• Zortman ($7,690) - The Missouri Breaks Lewis & Clark Bicentennial Commission, in partnership with the BLM, will create an outdoor amphitheater to facilitate the telling of the L&C story to the public.
  • Helena ($8,000) - The Montana Science Institute will develop four teaching trunks to more effectively educate students about the science of the Expedition.
  • Three Rivers-Gallatin Valley Area ($14,000) - The Headwaters Chapter of the Lewis & Clark Trail Heritage Foundation will develop interpretive signs of the Expedition's adventures in the Gallatin Valley at the new rest area in Bozeman at the I-90/North 19th Interchange.


The National Lewis & Clark Bicentennial Council announced progress on a number of fundraising, planning and marketing projects during the 5th Annual Bicentennial Planning Workshop held in Kansas City in late April. Stephen Ambrose announced the formation of a national "Circle of Advisors" to the council. The "Advisors" will assist with fundraising for council activities as one of its activities. Ambrose personally pledged to contribute $1 million to the National Council and challenged his fellow "Circle of Advisors" to either pledge to donate or raise a million dollars each for the Council. The formation of a "Circle of Tribal Advisors" was also announced. This group, led by Amy Mossett of the Three Affiliated Tribes of North Dakota, will provide invaluable tribal input and guidance as trail-wide planning progresses. The National Park Service discussed its on-going efforts to staff and fund the proposed "Corps II." This moving classroom will follow the trail providing state-of-the-art educational opportunities to visitors and residents along the route.

The National Council also announced plans to identify a select number of "Signature Events" that it will promote as the nation's premier Lewis & Clark Bicentennial happenings. Smaller, more regional or local events will be highlighted in a Calendar of Events the Council will develop in coordination with the trail states. The Montana Commission will selectively endorse Montana events prior to submitting them to the National Council for consideration as Signature or Calendar of Event candidates. Contact the state Commission 's office for more information.

* * * * * *

Commission headquarters: 600 North Park, Helena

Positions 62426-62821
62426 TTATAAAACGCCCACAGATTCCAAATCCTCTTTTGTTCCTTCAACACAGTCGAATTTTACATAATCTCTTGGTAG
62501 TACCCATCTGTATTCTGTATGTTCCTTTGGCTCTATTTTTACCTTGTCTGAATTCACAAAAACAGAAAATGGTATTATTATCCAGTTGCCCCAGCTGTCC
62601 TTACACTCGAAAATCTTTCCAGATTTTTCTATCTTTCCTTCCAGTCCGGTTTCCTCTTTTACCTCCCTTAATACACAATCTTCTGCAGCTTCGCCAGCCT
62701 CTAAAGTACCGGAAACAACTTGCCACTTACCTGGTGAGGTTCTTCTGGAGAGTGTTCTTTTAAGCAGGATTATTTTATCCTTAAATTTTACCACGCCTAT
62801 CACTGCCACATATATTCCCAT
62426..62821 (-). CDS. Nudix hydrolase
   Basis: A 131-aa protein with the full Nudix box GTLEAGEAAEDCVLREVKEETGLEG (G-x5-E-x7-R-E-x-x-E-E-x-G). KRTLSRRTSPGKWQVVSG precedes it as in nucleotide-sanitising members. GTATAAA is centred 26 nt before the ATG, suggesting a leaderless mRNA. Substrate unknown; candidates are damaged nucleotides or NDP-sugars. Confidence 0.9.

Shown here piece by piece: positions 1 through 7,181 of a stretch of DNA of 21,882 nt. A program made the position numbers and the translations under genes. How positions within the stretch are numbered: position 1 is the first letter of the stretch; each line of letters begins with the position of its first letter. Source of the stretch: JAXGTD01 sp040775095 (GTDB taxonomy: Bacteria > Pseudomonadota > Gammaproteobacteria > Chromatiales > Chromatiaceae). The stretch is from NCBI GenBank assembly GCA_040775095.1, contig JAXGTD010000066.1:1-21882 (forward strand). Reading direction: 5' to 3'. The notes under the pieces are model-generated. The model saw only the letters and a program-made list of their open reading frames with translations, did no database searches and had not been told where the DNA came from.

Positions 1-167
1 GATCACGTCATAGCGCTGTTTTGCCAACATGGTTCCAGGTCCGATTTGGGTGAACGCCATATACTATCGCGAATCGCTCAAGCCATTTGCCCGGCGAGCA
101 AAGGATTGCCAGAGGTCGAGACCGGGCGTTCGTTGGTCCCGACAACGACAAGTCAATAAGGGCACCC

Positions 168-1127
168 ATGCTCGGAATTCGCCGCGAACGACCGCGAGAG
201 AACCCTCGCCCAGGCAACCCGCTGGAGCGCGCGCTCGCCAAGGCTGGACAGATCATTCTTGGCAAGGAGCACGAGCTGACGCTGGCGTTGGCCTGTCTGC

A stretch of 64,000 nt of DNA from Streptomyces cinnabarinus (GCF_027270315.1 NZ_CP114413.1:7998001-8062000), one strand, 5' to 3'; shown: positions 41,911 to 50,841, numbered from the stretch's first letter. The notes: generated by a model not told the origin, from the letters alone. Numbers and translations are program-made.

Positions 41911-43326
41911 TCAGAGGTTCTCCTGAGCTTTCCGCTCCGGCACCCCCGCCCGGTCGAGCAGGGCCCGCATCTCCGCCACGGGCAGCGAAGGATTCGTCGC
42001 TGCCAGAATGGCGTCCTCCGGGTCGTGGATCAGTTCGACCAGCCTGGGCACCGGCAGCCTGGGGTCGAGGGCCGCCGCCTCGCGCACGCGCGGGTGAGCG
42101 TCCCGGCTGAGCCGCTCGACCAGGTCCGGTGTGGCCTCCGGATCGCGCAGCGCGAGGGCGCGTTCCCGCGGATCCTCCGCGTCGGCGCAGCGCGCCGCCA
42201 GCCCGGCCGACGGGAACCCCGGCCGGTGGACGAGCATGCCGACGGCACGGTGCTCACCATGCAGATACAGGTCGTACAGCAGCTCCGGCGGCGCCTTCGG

Mail: PO Box 201203, Helena 59620-1203
Phone: 406-443-2109 FAX 406-841-4004


Rita Cortright joined the Commission as a full-time administrative assistant on May 23rd. Rita comes to the Commission with very strong credentials, having been the administrative assistant to the Director of the Montana Historical Society in Helena for the past six years. Rita is not a stranger to the world of Lewis and Clark as she has worked with the Commission over the past two years taking meeting notes and performing various support services to the Commission Director. Welcome aboard Rita!


Montana’s Bicentennial Master Plan continues to take shape under the leadership and guidance of the Hingston Roach Group planning team. This statewide plan will strategically interconnect numerous Bicentennial planning elements. Key projects have been identified at the community, agency and tribal levels, and will be stratified within the plan to set priorities and focus for completion in an effort to prepare for the upcoming Bicentennial. Events will be targeted, and revenue-generating strategies outlined. A draft of the new plan was presented to the Commission in mid-July. Public comment is being solicited through August and a final plan will be presented at the October conference in Great Falls.


Researchers at the Institute for Tourism and Recreation Research (ITRR) have completed two national L&C visitor studies. Based on these studies, researchers estimate that 8.9 million visitors will come to Montana specifically for L&C events or sites in addition to the roughly 10 million people currently visiting the state. It is anticipated that this increase will span 3 to 4 years, which should decrease any negative social and environmental impacts while making the positive economic impacts more widespread. ITRR is currently gathering information on Montana’s L&C visitors at 10 L&C sites in the state. ITRR is surveying these visitors regarding who they are, where they come from, their travel patterns, satisfaction with Montana’s L&C sites, and the importance L&C history had on their decision to visit the site and Montana. Results of this study will be available in Jan.